Opinion |

The Sorry Fate of Israel’s Historical Parties

Labor is spent, while Habayit Hayehudi is functioning as a sectoral party, with rabbis calling the shots

Israel Harel
Israel Harel
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Labor Party chairman Avi Gabbay at a convention in Tel Aviv, January 23, 2018
Labor Party chairman Avi Gabbay at a convention in Tel Aviv, January 23, 2018Credit: \ Moti Milrod
Israel Harel
Israel Harel

The Labor Party, descendent of the Mapai party, is declining in the polls. Habayit Hayehudi – successor of the National Religious Party, another historical party that served as the incubator for religious Zionism – will have trouble passing the electoral threshold, the polls show.

The disappearance of historical – that is, ideological – parties began long before the current election campaign. To give two examples, Mapam and Achdut Ha’avoda, which by any standard are historical parties that share the credit for establishing the state and forging its character, have already disappeared, and no one knows where they went.

In the 71st year of the state’s existence, a significant number of voters are declaring that history has ended. The voters for the ephemeral trendy parties are evidence of this, and yes, even Likud voters.

There’s a significant difference, even a polar opposition, between the two old survivors. Despite Habayit Hayehudi’s expected contraction, the party’s unique strength has been growing steadily, and it now exerts significant influence in almost every field. It’s the ideological pathfinder for Likud, and not only Likud. As a result, it also determines that party’s course of action.

In contrast, Labor’s strength is spent. In recent decades, it has been abandoned because of the absence of both the ideological content and actions through which it achieved its status as the party that paved the way to statehood and shaped the state’s character.

Today, voters don’t understand what makes it unique on the political map, and people of national stature are no longer begging to join it. The absence of people of leadership stature, and especially people of ideological stature, has caused it to wither both ideologically and organizationally.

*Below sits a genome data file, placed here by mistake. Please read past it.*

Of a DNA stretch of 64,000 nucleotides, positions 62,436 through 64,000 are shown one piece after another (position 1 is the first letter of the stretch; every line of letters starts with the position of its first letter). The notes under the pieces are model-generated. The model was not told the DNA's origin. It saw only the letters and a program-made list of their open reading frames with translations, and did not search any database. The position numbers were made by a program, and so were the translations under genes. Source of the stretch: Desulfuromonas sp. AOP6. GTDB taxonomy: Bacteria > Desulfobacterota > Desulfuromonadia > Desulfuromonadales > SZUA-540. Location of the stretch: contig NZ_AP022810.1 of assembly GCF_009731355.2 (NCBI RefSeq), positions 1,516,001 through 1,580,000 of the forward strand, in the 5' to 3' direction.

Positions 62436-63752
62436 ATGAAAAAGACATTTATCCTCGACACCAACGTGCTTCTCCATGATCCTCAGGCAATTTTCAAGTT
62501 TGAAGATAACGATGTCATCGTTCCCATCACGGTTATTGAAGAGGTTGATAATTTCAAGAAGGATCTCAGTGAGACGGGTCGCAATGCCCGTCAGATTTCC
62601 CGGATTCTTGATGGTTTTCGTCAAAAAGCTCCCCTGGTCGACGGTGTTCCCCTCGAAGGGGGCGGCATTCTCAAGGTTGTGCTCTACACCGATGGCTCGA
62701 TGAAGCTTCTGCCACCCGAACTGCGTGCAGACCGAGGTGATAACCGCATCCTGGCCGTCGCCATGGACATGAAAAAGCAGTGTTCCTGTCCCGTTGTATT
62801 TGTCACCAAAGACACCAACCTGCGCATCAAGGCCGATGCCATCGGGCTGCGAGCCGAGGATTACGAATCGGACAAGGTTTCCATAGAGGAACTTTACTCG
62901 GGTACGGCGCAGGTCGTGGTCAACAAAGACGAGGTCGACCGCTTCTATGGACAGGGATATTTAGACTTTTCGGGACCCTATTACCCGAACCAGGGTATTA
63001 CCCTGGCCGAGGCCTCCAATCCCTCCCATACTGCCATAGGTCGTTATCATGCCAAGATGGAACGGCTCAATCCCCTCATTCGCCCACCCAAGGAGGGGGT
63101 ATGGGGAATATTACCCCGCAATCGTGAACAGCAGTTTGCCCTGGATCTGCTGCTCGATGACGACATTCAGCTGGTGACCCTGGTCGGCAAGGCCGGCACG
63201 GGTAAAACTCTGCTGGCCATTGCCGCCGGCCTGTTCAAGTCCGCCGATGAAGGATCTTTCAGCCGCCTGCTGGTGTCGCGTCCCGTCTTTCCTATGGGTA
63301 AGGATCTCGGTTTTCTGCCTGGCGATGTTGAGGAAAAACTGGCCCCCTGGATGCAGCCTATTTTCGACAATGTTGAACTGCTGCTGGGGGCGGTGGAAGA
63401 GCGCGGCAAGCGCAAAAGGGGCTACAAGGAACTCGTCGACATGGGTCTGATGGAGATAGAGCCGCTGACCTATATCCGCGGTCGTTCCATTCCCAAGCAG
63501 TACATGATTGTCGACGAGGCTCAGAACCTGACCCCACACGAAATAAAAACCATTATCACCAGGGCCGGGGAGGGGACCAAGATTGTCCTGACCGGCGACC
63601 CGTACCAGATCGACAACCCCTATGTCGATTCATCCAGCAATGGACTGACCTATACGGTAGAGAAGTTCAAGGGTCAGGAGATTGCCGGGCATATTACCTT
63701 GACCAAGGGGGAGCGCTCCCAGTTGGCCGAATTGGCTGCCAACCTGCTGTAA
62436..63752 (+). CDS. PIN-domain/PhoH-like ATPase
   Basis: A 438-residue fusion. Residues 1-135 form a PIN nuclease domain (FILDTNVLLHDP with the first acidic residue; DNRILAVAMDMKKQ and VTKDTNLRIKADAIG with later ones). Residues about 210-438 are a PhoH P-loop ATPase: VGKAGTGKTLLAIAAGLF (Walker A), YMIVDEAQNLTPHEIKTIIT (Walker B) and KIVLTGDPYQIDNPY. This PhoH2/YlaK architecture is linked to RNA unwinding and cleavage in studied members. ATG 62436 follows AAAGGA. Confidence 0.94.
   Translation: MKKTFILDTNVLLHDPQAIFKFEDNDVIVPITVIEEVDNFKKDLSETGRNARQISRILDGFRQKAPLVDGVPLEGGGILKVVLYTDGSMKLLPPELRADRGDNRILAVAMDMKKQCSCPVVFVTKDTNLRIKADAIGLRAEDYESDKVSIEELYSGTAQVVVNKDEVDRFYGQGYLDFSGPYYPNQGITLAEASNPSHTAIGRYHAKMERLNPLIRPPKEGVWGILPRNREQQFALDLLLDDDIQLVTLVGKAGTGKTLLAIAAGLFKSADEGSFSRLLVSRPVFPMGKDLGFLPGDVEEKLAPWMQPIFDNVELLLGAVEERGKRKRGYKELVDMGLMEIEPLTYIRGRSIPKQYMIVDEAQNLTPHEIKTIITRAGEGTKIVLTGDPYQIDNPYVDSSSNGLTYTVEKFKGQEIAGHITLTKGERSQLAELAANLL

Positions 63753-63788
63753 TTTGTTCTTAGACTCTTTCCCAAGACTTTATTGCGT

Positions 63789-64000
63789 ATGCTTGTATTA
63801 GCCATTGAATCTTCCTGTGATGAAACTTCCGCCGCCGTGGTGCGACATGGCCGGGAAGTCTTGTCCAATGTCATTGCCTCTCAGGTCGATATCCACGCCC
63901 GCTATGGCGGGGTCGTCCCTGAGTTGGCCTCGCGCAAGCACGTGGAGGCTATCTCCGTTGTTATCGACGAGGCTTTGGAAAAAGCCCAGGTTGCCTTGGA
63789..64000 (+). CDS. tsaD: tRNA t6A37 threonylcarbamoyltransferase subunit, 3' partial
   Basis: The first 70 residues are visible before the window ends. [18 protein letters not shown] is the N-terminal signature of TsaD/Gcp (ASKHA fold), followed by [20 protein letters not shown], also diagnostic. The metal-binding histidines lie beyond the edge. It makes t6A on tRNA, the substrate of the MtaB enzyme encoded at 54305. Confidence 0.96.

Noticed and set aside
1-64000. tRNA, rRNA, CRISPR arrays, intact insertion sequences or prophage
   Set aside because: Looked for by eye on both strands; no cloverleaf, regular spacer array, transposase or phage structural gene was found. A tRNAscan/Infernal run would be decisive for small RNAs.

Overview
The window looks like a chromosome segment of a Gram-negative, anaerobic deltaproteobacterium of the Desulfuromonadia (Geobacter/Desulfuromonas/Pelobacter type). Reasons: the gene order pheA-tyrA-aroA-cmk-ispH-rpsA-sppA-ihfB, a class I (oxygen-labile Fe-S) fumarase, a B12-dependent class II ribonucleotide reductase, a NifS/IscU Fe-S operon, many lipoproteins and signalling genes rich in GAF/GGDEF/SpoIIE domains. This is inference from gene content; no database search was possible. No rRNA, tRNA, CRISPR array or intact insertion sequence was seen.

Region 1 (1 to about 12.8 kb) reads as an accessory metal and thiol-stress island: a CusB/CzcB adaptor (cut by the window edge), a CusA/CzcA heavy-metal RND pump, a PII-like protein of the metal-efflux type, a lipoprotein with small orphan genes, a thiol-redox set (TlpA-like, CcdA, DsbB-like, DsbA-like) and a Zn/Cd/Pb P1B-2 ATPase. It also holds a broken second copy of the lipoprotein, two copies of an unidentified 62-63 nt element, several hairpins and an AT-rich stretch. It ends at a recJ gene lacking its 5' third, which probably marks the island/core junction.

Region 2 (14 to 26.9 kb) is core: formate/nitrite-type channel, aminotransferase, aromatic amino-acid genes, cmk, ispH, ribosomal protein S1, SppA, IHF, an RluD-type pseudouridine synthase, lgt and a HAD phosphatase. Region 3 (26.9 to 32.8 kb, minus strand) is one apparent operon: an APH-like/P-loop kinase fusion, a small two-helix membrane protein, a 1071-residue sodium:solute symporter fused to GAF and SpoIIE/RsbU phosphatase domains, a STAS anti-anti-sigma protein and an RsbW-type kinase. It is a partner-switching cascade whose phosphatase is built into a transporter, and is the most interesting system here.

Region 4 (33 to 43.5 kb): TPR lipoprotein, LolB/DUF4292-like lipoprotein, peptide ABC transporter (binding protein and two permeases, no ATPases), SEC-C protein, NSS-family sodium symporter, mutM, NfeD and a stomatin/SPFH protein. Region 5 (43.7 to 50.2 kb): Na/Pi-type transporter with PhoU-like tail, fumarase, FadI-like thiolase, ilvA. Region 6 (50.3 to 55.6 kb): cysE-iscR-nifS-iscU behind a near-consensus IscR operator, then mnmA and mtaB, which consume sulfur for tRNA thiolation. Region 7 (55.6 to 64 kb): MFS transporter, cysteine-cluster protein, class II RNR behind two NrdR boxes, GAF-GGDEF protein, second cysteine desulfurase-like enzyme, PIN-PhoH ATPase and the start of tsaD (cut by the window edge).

Paradoxically, Habayit Hayehudi reached its current shaky condition precisely because it has a great deal of what Labor lacks. Almost every party, old and new alike, is trying to put prominent religious Zionists on its ticket.

In the past, parties adorned themselves with thinkers and men of action from the Labor movement’s efforts to settle the land. Today, they are wooing social activists, settlement activists and members of the security forces who grew up in the religious-Zionist movement.

When the settlement movement in Judea and Samaria first began, the kibbutzniks of the Jezreel Valley and the Galilee taught members of the Gush Emunim movement how to establish a settlement. Today, Pinchas Wallerstein, Ze’ev Hever and their comrades are rehabilitating kibbutzim on the verge of being shut down and recruiting residents for them, while Amana, the settlement movement’s construction arm, is building their houses.

Whereas Labor lacks spiritual leadership, Habayit Hayehudi seems to suffer from an excess of it. But this excess, it turns out, is reserved for the party’s leaders, and that has been to the party’s detriment. Indeed, it’s one of the main reasons for Habayit Hayehudi’s contraction at the polls.

Today, rabbis are dictating the party’s policies, just like their colleagues in the ultra-Orthodox parties do. And their interests are also starting to be identical – funding hundreds of yeshivas, religious high schools and other institutions. In their view, this interest can be satisfied only if Habayit Hayehudi continues functioning as a sectoral party.

The party’s former leaders, Ayelet Shaked and Naftali Bennett, sought to reduce the rabbis’ influence. When they failed, they left and set up a new party, Hayamin Hehadash. This party, judging by the polls, is attracting a significant portion of the religious-Zionist electorate.

Most of Habayit Hayehudi’s constituents have chosen to go out into the wider world and bring their messages and values – which aren’t necessarily those the rabbis dictate – to the general public. That’s why religious-Zionist voters are flocking to Likud and other parties. It’s not because of their political power (which hasn’t yet been proved) that Yair Lapid, Benny Gantz and other party leaders are putting religious Zionists on their tickets.

Even if Habayit Hayehudi manages to pass the electoral threshold this time around, there’s no doubt that its era has ended. Yair Sheleg, a scholar who studies religious-Zionist society, calls this “the paradox of success.”

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